The entire concept of the game is going back and saying hey, what if the original Final Fantasy was being made today for the DS? Therefore everything, from the world design, gameplay systems and music, gets reborn and is both old again and new.
From the samples of the soundtrack released so far, there is a really fantastic assortment of sound samples that range from old NES synths to a more 16-bit oscillation style synthesis to modern instrument samples. By picking and choosing, it seems Mizuta was able to milk the best qualities each generation’s sound style had to offer—from the driving crunchy triangle wave basses to the gorgeous square and sine wave leads, as well as modern percussion and even live instruments such as the great trumpet solo found in the main theme.
I’m a big fan of this approach, and may begin to adapt to it myself going forward. There really isn’t much of a downside to utilizing every tool in a medium’s tool belt when all you have is the richness of music history to back you up.
Very much looking forward to hearing how the rest of the soundtrack shapes up as well as the full tracks themselves! We should find out in a little less than a month when the game and soundtrack launch in Japan.
My apologies for not updating the blog as regularly as I have in the past! Busyness has more or less prevented me from writing anything super pertinent recently, but I assure you that new stuff will be coming soon!
Among the various projects that this fall is bringing, I am currently working on a new collaboration for dance that should be finished around November. Once that is completed, I’m diving straight into my collaboration with Aventurine Music (yup, that’s my dad) on tracks for Music for Creative Dance Volume V. Should be some exciting stuff!
While I haven’t been able to come up with some full-fledged reviews of music I’ve been discovering lately, I should most likely be able to come up with a few batches of mini-reviews, potentially this weekend. Stay tuned!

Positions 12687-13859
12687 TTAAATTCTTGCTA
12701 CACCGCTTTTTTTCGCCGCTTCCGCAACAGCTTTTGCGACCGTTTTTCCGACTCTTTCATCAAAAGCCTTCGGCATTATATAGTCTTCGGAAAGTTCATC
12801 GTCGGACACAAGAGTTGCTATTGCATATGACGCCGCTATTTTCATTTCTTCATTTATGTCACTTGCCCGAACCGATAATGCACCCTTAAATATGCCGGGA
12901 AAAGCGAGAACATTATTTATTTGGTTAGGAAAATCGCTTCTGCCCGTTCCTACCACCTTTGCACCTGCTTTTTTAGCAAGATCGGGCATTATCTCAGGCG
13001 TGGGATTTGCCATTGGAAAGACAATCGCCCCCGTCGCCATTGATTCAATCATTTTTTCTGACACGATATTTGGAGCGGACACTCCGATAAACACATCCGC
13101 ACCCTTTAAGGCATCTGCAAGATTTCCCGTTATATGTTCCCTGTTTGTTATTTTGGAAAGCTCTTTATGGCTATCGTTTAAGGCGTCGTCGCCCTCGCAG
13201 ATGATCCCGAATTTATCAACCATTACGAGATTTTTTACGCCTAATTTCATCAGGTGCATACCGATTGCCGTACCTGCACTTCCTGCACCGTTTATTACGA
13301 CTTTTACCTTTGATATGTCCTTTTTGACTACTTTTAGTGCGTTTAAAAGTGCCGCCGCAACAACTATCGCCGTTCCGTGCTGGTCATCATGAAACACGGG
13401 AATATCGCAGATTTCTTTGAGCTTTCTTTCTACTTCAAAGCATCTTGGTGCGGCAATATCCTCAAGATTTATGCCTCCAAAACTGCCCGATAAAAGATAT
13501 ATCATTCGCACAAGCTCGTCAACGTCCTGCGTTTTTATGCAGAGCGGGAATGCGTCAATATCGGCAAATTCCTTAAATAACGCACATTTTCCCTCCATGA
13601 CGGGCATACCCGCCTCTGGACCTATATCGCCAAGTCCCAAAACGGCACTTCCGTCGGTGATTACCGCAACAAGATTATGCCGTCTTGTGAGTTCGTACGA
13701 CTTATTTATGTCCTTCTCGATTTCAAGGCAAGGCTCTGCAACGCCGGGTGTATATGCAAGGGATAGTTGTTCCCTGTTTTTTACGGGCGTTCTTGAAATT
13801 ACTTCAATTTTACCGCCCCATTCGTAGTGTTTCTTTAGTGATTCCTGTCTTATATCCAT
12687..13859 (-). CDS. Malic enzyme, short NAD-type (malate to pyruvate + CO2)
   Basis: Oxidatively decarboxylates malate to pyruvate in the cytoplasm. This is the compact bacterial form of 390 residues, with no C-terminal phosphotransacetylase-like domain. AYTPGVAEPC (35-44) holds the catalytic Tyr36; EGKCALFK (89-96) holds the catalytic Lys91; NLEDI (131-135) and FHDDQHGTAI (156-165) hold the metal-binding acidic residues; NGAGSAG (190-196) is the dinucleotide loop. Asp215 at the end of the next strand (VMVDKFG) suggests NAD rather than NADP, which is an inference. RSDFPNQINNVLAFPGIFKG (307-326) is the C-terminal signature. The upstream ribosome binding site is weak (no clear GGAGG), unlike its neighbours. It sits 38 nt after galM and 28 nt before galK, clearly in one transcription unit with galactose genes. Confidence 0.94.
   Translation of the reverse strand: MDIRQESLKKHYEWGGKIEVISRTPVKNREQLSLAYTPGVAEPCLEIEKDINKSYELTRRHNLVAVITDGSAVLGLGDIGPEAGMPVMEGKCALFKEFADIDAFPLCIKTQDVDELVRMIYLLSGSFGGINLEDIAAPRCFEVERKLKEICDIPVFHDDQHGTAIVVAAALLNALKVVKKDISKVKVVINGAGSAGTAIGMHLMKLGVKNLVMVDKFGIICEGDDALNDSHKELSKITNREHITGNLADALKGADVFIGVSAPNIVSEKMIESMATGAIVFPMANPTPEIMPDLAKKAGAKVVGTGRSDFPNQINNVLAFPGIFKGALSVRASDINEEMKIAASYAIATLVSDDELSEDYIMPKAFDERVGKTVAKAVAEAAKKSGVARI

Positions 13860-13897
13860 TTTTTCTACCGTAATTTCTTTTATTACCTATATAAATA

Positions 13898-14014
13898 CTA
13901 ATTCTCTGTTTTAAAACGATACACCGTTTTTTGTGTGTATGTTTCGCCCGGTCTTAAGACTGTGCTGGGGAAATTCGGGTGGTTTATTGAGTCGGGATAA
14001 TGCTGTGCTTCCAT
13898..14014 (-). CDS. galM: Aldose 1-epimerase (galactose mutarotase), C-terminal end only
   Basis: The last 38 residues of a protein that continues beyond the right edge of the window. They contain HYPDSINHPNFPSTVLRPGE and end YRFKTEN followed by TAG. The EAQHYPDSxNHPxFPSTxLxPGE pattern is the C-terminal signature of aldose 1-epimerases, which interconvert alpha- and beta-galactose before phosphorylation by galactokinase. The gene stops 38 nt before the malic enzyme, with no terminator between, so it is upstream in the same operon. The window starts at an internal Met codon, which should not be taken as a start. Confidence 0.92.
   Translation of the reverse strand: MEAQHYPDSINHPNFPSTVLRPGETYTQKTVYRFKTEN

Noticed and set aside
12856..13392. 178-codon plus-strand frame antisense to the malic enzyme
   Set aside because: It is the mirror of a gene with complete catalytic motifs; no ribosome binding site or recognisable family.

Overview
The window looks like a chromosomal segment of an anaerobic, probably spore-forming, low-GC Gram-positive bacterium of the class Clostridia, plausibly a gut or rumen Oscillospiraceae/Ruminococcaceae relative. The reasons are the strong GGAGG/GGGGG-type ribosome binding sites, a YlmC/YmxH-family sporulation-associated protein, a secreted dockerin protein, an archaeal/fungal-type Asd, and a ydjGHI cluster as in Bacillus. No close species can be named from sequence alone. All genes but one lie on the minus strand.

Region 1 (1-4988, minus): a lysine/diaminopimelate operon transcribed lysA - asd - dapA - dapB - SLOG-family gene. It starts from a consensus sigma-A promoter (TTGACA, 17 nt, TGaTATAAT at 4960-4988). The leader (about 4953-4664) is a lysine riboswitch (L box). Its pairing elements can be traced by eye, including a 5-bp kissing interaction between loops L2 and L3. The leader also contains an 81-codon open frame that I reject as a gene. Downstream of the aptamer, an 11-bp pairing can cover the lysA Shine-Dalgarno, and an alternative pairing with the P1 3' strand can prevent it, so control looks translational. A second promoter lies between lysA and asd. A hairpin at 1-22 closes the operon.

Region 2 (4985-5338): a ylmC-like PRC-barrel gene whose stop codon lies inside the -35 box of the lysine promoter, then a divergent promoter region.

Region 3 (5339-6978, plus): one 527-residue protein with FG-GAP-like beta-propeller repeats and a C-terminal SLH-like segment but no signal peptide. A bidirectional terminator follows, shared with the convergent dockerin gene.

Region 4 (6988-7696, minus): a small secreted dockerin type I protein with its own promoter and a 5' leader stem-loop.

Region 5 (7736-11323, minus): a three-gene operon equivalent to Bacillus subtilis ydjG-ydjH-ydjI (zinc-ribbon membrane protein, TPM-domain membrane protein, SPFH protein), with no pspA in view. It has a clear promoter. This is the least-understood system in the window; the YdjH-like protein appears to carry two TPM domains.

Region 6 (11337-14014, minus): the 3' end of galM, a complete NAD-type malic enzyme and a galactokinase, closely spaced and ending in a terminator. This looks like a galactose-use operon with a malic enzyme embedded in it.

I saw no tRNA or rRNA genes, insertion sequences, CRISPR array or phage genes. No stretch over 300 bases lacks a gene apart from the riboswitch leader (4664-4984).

As I was recently informed by my friend and collaborator Otto Cate, the album that we worked on A Descent into the Darkness has been released on Amazon.com’s mp3 store!
Coming soon as well is an iTunes release, and the album has also made its debut on eMusic, Napster and Rhapsody. We’re certainly making the rounds! Exciting stuff.
While I had only just heard of it recently, SoundCloud is a neat new online service where you can host your original music online and it is extremely easy to share. The whole thing is linked up social network-style, so people can keep up to date with what people they’re following are releasing. The best thing about it to me is that it shows the exact wave-form in the player, making it very informative to us audiophiles (and consequently very familiar for those of us that mixed all the tracks down in our DAW of choice!).
So far the only downside that I’ve noticed is that free members are limited to uploading 5 songs per month, and with only 10 visible at a given time. However, membership only starts at around 9 euros a month (however much that translates to US$) so for professionals it should be pretty affordable to keep an online portfolio up and active.
At Night — ©2009 Leif Chappelle
There’s always something lulling about music that loops. Or, perhaps the secret to looping music is to put the listener into a lulled state. If the music can properly engage them enough to become background noise yet entrance them at the same time, then I’d say the music is doing its job well.
Of course, the Catch 22 here is that for a lulling effect to happen, the music needs to effectively loop as well. Whether it’s a repeating chord progression with riffs on top of it, or an A and B section that connect at either end; the two seem to go hand in hand.
On a side-note to this piece, I’m especially loving the act of constructing instruments as part of this 8- and 16-bit rediscovery. To take raw oscillating wave forms and transform them into a rhodes piano with some after-effects is very satisfying to then write something with.